Pu’er Tea Plantation Areas in Yunnan

Yunnan, renowned for their climates and environments, which not only provide excellent growing conditions for Puer tea, but also produce unique taste profiles in the produced Puer tea. Pu’er tea is produced in almost every county and prefecture in the province. The best known Puer tea areas are the Six Famous Tea Mountains, a group of mountains in Xishuangbanna. Many other areas of Yunnan also produce Puer tea. Yunnan prefectures that are major producers of Puer tea include Lincang, Dehong, Simao, Xishuangbanna, and Wenshan. Region is one factor in assessing a Puer tea, and Puer from any region of Yunnan is as prized as any from the Six Famous Tea Mountains if it meets other criteria, such as being wild growth, hand-processed tea.

More about Tea plantations in Yunnan

Processing Methods of Pu’er Tea

What separates pu-erh from the other tea types is its processing–it’s not important which tea plant cultivar produces the leaves. Puer tea is typically made through the following steps:

  • Green/raw 熟普: sun fixation杀青 – rolling 揉捻 – sun drying 晒干
  • Dark/ripe 熟普: sun fixation 杀青 – rolling 揉捻 – Wo Dui (piling) 渥堆 -sun drying 晒干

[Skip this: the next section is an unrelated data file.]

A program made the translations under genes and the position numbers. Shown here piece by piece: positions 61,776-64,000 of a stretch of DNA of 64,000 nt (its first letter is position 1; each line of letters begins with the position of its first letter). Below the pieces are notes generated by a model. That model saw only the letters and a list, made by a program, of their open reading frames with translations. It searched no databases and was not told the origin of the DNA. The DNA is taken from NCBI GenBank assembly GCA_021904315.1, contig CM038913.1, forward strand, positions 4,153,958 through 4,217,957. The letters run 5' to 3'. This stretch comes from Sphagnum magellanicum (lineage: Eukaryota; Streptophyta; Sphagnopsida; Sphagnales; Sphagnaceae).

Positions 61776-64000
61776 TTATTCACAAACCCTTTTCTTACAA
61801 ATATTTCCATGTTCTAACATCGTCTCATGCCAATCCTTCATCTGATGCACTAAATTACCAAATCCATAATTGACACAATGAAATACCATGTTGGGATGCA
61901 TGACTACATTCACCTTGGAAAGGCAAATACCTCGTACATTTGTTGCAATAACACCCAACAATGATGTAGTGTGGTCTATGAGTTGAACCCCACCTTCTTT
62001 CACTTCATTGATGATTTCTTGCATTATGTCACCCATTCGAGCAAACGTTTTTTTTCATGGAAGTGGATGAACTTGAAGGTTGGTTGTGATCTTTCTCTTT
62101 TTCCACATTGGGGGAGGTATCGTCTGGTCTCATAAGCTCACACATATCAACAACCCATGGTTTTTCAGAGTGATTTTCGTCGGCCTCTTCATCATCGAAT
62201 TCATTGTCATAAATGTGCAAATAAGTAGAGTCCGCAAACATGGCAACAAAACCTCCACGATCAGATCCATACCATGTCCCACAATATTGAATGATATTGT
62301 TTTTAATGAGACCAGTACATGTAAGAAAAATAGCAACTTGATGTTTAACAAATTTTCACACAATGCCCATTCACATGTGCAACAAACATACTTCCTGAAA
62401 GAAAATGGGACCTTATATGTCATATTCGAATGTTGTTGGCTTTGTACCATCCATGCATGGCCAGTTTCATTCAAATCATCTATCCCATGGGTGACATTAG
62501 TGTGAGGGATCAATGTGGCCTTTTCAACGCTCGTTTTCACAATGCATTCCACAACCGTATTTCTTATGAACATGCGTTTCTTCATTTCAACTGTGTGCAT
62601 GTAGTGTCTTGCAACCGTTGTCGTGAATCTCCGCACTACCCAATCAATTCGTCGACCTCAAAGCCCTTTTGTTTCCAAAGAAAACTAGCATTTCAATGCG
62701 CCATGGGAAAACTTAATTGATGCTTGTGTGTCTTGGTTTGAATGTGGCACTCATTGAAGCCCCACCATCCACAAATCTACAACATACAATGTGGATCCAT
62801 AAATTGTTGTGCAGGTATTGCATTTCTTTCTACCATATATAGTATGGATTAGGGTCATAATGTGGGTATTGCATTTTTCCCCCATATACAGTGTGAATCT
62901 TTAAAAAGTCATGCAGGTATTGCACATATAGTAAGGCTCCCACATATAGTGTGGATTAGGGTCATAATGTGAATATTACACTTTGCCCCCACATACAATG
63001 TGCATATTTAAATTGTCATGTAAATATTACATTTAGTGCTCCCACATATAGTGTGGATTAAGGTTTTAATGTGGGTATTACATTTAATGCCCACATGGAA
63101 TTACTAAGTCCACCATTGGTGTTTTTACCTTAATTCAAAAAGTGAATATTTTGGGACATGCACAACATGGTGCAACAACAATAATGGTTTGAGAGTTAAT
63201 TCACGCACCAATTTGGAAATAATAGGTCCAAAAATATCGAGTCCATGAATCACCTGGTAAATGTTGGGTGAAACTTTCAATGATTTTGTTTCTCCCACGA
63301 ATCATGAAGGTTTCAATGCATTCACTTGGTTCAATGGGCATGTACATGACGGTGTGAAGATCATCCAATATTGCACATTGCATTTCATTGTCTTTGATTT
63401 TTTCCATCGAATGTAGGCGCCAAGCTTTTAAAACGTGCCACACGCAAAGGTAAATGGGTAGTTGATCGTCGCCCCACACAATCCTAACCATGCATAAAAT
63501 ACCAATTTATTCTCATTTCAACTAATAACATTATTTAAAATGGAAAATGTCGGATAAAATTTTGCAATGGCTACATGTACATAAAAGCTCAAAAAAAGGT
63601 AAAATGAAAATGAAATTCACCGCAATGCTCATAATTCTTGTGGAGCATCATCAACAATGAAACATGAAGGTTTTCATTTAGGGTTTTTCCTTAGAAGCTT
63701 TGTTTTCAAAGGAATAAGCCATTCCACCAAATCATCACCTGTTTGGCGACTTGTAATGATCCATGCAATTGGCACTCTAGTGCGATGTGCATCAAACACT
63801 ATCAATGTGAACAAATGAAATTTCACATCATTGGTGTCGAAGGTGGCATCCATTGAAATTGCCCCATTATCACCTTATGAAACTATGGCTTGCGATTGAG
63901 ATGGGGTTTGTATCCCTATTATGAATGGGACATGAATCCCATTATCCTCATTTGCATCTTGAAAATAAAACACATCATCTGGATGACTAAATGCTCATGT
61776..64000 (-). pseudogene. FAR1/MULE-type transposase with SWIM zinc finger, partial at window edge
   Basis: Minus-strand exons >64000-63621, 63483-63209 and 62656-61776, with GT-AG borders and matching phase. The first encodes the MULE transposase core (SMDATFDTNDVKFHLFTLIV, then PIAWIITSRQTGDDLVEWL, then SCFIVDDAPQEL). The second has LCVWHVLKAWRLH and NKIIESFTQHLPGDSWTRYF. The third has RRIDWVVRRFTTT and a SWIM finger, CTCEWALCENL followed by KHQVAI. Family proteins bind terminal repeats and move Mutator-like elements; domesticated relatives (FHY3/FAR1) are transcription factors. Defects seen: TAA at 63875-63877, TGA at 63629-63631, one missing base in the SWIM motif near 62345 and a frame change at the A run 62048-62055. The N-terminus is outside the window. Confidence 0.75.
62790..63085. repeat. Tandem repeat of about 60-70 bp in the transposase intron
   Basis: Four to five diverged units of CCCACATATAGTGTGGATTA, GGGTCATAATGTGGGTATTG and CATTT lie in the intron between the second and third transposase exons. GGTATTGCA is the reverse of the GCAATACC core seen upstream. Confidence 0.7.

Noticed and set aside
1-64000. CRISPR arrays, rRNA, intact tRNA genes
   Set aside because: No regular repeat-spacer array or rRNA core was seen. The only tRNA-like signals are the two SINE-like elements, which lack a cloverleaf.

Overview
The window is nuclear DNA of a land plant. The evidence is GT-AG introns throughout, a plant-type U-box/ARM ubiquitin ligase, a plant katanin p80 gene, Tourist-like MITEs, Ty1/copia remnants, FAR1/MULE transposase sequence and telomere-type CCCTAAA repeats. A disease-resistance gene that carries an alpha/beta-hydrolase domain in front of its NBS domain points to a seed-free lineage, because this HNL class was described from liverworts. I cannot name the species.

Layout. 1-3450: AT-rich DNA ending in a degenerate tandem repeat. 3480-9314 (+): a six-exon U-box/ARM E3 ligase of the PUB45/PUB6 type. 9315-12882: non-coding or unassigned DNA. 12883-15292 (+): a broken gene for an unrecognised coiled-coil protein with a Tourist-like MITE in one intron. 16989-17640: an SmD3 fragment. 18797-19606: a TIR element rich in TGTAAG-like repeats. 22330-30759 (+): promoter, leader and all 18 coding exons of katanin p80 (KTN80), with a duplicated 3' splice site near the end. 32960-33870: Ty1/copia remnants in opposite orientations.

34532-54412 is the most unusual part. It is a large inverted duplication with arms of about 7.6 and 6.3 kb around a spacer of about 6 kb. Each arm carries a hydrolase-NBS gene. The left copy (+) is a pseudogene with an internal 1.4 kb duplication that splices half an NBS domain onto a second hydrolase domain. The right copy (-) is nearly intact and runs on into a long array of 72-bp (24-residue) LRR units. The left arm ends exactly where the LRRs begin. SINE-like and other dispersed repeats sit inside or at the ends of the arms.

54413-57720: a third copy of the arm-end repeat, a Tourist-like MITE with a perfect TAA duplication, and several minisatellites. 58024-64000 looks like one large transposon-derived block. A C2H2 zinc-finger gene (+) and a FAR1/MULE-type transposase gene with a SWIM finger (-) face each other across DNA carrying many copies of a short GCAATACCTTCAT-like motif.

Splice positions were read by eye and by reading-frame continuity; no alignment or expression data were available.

• Aging: green and dark pu-erh can be compressed/shaped into cakes and aged. Both sheng and ripe pu’er can be shaped into cakes or bricks and aged with time.

More about Aged Pu-erh Tea

Pu’er Tea Tips & Preparation

Pu’er tea is most often steeped in either a yixing teapot or a gaiwan teabowl. Fill your choice of teaware with about 1 Tbsp tea leaves per 8oz water, and ‘awaken’ them by quickly rinsing with hot water at about 206°. Immediately flush out the water and re-steep. Pu’er is brewed gongfu style, meaning that the tea leaves are only immersed in hot water for a short time before the tea is poured into another container. The best Pu’er teas can be steeped up to 10-12 times before beginning to lose their flavor. Pu’er tea is best enjoyed when slurped. This allows for exposure to the air, which will activate the diverse flavors while providing greater contact with your taste buds